Feeling distant?

The past couple months, I’ve had conversations with a few people who each said they feel like God is really far away, or is just so silent in their lives. The reasons for why varied from person to person – some were saying they felt like that on a particular day. They had come to church and just couldn’t engage – it all felt forced and as if they were just going through the motions. Others said they had felt that way for a very long time and were struggling with understanding why.

These conversations prompted me to dig into my own notes from previous seasons. I’ve had times where I have felt very distant from God – I spent time reading, praying, singing in corporate worship, but in those seasons it sometimes felt empty and maybe even forced. It was a really awful feeling. Feeling distant can be scary and confusing. It can lead to questions about your faith, guilt from even asking those questions, and a pressure to get it fixed.

In thinking about this, I had some takeaways that helped me as I walked through those seasons – some truths to remember: Read More »


Lessons from falling off a roof

I’m about to tell you a story from the other day – a totally bozo move that I made. And you don’t need to feel compelled to inform me of how stupid, dangerous, or absent-minded it was. I know. You also don’t need to remind me of how thankful I should be that it wasn’t more serious. I know…really, I know.

I’m aware of how dumb what I’m about to tell you was and how thankful I should be that it didn’t end up worse. But there is a point in sharing the story (I hope), so here it goes:

On Friday, I spent the afternoon “winterizing” the house. We have a bunch of older windows upstairs that let in a bunch of air, and in the winter that can feel drafty and cold. We had planned to replace a few of them this year, but money and time were both prioritized elsewhere, so I once again found myself at the hardware store buying the “window insulator kit” and borrowing my wife’s hair dryer to seal up the house. These things take longer than you would think! You have to take off the curtains, clean off the window, apply two-sided tape all the way around, evenly place plastic over the window, heat shrink the plastic, and then cut off the excess – ok, it doesn’t sound difficult, but trust me when I say it’s pretty time-consuming to do a bunch of these. When I got to the oldest, most beat-up window in the house, I remembered that last winter, the storm window wouldn’t shut completely and snow had gotten in between the storm and main windows. I had decided that I needed to seal up that gap somehow, and so I went to the hardware store. Read More »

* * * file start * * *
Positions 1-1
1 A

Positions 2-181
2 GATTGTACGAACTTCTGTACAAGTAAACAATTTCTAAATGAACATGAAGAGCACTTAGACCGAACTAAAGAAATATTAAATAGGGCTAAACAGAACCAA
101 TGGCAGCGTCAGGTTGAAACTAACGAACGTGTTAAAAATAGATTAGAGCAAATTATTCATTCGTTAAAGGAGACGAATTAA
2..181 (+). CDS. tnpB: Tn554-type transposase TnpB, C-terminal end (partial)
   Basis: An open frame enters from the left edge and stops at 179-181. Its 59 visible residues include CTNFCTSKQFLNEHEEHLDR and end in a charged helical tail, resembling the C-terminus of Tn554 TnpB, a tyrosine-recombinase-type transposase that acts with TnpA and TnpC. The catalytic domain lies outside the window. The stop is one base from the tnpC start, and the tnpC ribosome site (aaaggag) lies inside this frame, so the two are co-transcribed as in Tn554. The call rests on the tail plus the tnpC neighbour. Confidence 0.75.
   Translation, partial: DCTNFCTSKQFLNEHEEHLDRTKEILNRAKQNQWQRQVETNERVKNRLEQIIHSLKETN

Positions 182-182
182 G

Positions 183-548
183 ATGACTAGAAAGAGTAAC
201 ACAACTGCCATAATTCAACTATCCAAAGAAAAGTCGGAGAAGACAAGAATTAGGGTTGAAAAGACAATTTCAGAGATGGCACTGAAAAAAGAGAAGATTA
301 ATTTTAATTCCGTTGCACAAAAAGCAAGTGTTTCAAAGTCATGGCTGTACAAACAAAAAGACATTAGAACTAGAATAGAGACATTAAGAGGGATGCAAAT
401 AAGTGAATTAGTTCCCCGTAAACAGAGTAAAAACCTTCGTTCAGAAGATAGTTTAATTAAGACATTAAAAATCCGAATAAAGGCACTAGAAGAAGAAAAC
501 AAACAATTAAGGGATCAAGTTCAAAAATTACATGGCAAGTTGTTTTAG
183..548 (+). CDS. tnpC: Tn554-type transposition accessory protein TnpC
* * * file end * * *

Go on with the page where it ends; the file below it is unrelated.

I Will Go Before You


These last few days, I have been reminded of the comfort and confidence that I have in knowing that God goes before me.

“The Lord himself goes before you and will be with you; he will never leave you nor forsake you. Do not be afraid; do not be discouraged.” (Deut 31:8 )

God tells us that He goes before us. He knows the road ahead and how each step we take will impact our lives. He knows the struggles and difficulties we will face. He knows the joys and excitements that we will experience. He will go before us.

He is always working ahead of where we are, preparing the road ahead.

In many areas of what I do, I’m thinking and planning many months into the future. One of the pitfalls in this is the constant temptation to focus on the “what ifs” of the future. “What if that goes wrong?” “What if we don’t do this?” “What if that doesn’t come through?” As we launched our third campus at The Chapel this past month, I definitely felt the pressure of “what if.” There were so many potential issues to tackle, and any one of them could cause serious issues to the plan.

But God reminded me over and over that He goes before us. God had initiated the work, and He was paving the way, even if it looked rough from where I was currently standing. Read More »

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How does your default impact others?

In an earlier post, I was sharing some thoughts about how self-awareness leads to self-control. A lack of self-awareness keeps us from being able to identify issues that need to be changed, and a lot of times, those issues center around what I would call our “defaults.”

All of us have defaults – actions and behaviors that we revert to without thinking. Defaults … things we do when we we’re lacking discipline. If we’re wired to have a “short fuse” then we’ll lose our temper and spout off if we haven’t kept our heart and mind in check. If we’re wired to worry, we’ll let our thoughts spin out of control until it physically makes us ill. We go to our defaults in the absence of self-control. These defaults shouldn’t be entirely static, as we hope and trust that God is growing and maturing us. But each of us have some not-so-great defaults that we slide into when we’re not practicing self-control.

When we’re not self-aware and not disciplined, these defaults become a huge factor in how we impact those around us:

Kem Meyer who wrote a book called “Less Clutter, Less Noise” said in that book “Your life bears a message of hope and redemption. But, before people in your world encounter your message, they encounter you.” How we are perceived, how we choose to interact, and how we carry ourselves with our nonverbals – they shape the environment around us and people’s experience with us way more than what we want to be known for.

A famous philosopher once said “The problem is not the problem. The problem is your attitude about the problem. Do you understand?” I guess it might be a stretch to call the movie character Captain Jack Sparrow a famous philosopher, but the quote is an interesting one. “The problem isn’t the problem. The problem is your attitude about the problem.” Read More »



Self-control is not a very prevalent trait in our society. We see the lack of it in the news we read and, sometimes, in people we know. A psychologist at the University of Pennsylvania actually surveyed over 2 million people, asking them to rank their own strengths. Self-control was among 24 other strengths on the list, and self-control was ranked dead last on average in that survey result. Not only is it obviously absent in others, but many people realize it’s absence in themselves.

The Bible tells us that, for those of us who are disciples of Jesus, self-control is included in the fruit of the Spirit. You may be familiar with this passage, but have you ever considered what the inclusion of self-control means for us?

Galatians 5:22-23
But the fruit of the Spirit is love, joy, peace, forbearance, kindness, goodness, faithfulness, gentleness and self-control. Against such things there is no law.